Firearm: Smith & Wesson M&P9 Shield M2.0 (MSRP: $479)
With the introduction of the SIG Sauer P365 and the Springfield Armory Hellcat, single-stack subcompacts like the Smith & Wesson M&P9 Shield M2.0 might seem to have fallen out of favor. When you can have 10 or 11 rounds at the ready rather than the single-stack’s seven, it’s hard to argue when the pistols are all pretty darn close to the same size. All three guns shoot pretty much the same—these are all striker-fired actions, and from the respective factories the triggers are similar. All things being equal, it makes sense to opt for greater capacity.
But, things are not equal. The Shield has been around for nearly a decade. Smith & Wesson has shipped literally millions of them since its introduction. This adds two significant points in favor of the Shield: One, there’s an established aftermarket and support network for upgrades as well as holsters, magazines and other necessities. Two, there’s just a lot more Shields out there. Someone looking for a smaller 9 mm for concealed-carry is just plain more likely to find a Shield in inventory or on a “Used” guns shelf.
Sizewise, the Shield is 6.1 inches long overall with a 3.1 inch barrel and an empty weight of 18.3 ounces. The P365 is less than a third of an inch shorter and half an ounce lighter; the Hellcat is a tenth of an inch shorter—these three guns are functionally the same size. All three will carry and conceal with the same amount of ease. The Shield does have the advantage in price, coming in nearly $100 less than the next-closest competitor, so there’s another point in its favor. Again, it really boils down to three or four more rounds as the only significant difference between the three pistols.
Adding to the Shield’s favor are the M2.0 upgrades, with improvements in the trigger, grip texture and beefed-up frame among just some of the features. Smith & Wesson’s single-stack pistol is as comfortable on the range as it is on the belt—despite the light weight and small size, you can still shoot more than a couple magazines without issue. Ultimately, the end result is a gun that carries well and can be shot well. It’s reliable, has lots of gear available and there’s a lot of them out there. The Shield remains a solid choice for a concealed-carry handgun.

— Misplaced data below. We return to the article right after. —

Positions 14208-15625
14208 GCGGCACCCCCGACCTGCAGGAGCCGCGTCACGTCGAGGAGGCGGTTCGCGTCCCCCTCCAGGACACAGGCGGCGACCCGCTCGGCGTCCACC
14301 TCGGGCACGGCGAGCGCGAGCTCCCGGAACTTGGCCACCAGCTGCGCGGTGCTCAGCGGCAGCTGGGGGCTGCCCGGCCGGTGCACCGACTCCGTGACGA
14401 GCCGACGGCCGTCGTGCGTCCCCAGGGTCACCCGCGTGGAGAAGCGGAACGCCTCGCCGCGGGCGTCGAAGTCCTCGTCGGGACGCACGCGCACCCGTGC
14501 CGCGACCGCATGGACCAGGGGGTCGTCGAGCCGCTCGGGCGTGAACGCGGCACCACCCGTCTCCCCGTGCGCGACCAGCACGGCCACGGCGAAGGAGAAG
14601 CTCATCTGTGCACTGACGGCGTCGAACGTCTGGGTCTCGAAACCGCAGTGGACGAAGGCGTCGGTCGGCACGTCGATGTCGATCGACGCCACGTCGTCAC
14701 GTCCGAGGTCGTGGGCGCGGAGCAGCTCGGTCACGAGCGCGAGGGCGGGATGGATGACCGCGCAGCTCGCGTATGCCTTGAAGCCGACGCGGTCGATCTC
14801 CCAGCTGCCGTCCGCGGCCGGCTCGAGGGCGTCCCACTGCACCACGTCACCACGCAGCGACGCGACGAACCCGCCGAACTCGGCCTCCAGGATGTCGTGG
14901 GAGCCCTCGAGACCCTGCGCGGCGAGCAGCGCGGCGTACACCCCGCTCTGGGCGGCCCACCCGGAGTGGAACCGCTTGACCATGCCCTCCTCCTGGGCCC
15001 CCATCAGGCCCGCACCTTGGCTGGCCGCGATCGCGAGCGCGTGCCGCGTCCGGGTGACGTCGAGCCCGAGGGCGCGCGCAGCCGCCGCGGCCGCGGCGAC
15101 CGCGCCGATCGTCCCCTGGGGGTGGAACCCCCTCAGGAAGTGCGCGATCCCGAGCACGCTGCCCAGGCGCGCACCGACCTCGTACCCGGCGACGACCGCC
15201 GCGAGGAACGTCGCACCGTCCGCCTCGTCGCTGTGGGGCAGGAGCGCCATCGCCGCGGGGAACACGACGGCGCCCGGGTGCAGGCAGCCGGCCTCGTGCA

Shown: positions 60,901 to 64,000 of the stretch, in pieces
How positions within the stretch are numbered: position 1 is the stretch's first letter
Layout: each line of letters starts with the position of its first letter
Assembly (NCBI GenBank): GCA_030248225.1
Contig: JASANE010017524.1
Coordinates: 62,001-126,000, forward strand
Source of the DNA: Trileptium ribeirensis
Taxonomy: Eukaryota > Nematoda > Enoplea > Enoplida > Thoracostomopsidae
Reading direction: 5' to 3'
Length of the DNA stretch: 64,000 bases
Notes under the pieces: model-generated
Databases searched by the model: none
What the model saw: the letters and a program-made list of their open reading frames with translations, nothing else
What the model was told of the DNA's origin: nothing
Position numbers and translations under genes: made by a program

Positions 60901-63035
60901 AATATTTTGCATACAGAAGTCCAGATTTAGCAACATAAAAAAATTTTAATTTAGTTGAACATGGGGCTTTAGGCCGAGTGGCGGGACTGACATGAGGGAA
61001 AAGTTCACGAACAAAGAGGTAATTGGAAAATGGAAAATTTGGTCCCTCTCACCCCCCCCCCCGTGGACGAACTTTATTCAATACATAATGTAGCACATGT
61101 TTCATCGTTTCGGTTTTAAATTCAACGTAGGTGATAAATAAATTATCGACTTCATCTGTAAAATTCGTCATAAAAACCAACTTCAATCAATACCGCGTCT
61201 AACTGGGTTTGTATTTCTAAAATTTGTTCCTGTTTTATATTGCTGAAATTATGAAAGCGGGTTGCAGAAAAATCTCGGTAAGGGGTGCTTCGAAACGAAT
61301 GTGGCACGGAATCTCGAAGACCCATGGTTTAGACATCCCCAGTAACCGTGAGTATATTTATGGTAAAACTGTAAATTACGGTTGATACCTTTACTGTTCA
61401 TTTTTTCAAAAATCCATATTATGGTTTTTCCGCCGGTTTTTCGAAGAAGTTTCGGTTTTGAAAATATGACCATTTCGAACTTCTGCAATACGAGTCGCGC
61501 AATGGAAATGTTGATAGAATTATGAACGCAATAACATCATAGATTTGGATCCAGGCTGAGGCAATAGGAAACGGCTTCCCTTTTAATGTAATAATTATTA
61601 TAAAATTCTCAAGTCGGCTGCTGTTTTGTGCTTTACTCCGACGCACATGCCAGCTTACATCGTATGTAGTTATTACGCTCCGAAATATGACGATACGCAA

Holster: Vedder Light Tuck (MSRP: $59.99 standard, $67.99 as configured)
As an example of the robust support network for the Shield, we have a Vedder Light Tuck holster for today’s kit. One of the advantages of having been on the market for so long is that a wide variety of manufacturers have time to tool up and make accessories like holsters. Vedder’s Light Tuck offers single-sheet Kydex construction molded specifically for your firearm, a metal clip that can be rotated to change cant and a wide variety of color options. It’s even designed to be tuckable should you need more thorough concealment.
For the holster we have in this kit, there are two additions that add a slight amount to the total cost. The flat dark earth color adds a whopping $3, while the polymer claw attachment adds another $5. These types of projections, often called claws or wings, help push the firearm into the body to minimize printing. In my experience, it’s a worthwhile addition especially when carried in the appendix position.
Flashlight: Pelican 7110 LED (MSRP: $59.95)
Who doesn’t love a small, powerful flashlight that doesn’t break the bank? Pelican’s 7710 LED flashlight offers up to 445 lumens on a single CR123 battery, but can also be powered by a standard AA. The 7110 offers high, medium, low and strobe settings, as well as five different programs by which these settings are varied - whether low to high, high to low, high only and others. There’s even a battery-status indicator that changes from green to amber to red depending on the power remaining.
Sizewise, the 7110 is just about perfect, filling the hand while also fitting easily in a pocket—it even has an attached clip. Operated via a tailcap switch, the 7110 can be activated with a momentary-on single push, or push-to-click for constant on. It can be switched between modes easily and runs up to 13 hours on low setting. Important note: Like many high-output lights, lengthy run times on high setting will produce a noticeable amount of heat.